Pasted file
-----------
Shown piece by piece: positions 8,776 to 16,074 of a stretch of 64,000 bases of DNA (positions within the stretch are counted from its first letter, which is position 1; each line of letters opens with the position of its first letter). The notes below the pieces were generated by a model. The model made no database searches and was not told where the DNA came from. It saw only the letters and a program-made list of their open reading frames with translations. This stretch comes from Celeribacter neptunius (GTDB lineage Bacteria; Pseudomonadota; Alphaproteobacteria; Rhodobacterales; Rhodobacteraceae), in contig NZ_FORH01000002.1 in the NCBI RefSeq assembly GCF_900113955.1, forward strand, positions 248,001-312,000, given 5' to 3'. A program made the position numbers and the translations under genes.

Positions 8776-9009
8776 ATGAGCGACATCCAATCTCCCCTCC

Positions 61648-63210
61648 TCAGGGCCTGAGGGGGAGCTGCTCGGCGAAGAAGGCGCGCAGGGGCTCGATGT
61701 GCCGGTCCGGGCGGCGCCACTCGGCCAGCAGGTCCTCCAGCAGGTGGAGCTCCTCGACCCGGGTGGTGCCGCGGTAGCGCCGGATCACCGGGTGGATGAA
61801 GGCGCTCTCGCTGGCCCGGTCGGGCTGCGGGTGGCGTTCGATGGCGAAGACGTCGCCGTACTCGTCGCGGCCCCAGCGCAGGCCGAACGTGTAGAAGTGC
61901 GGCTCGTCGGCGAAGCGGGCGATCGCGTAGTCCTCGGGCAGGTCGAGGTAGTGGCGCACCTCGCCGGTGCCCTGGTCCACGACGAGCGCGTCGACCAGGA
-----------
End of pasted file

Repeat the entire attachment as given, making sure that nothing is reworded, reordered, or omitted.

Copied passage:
Shown piece by piece: positions 8,776 to 16,074 of a stretch of 64,000 bases of DNA (positions within the stretch are counted from its first letter, which is position 1; each line of letters opens with the position of its first letter). The notes below the pieces were generated by a model. The model made no database searches and was not told where the DNA came from. It saw only the letters and a program-made list of their open reading frames with translations. This stretch comes from Celeribacter neptunius (GTDB lineage Bacteria; Pseudomonadota; Alphaproteobacteria; Rhodobacterales; Rhodobacteraceae), in contig NZ_FORH01000002.1 in the NCBI RefSeq assembly GCF_900113955.1, forward strand, positions 248,001-312,000, given 5' to 3'. A program made the position numbers and the translations under genes.

Positions 8776-9009
8776 ATGAGCGACATCCAATCTCCCCTCC

Positions 61648-63210
61648 TCAGGGCCTGAGGGGGAGCTGCTCGGCGAAGAAGGCGCGCAGGGGCTCGATGT
61701 GCCGGTCCGGGCGGCGCCACTCGGCCAGCAGGTCCTCCAGCAGGTGGAGCTCCTCGACCCGGGTGGTGCCGCGGTAGCGCCGGATCACCGGGTGGATGAA
61801 GGCGCTCTCGCTGGCCCGGTCGGGCTGCGGGTGGCGTTCGATGGCGAAGACGTCGCCGTACTCGTCGCGGCCCCAGCGCAGGCCGAACGTGTAGAAGTGC
61901 GGCTCGTCGGCGAAGCGGGCGATCGCGTAGTCCTCGGGCAGGTCGAGGTAGTGGCGCACCTCGCCGGTGCCCTGGTCCACGACGAGCGCGTCGACCAGGA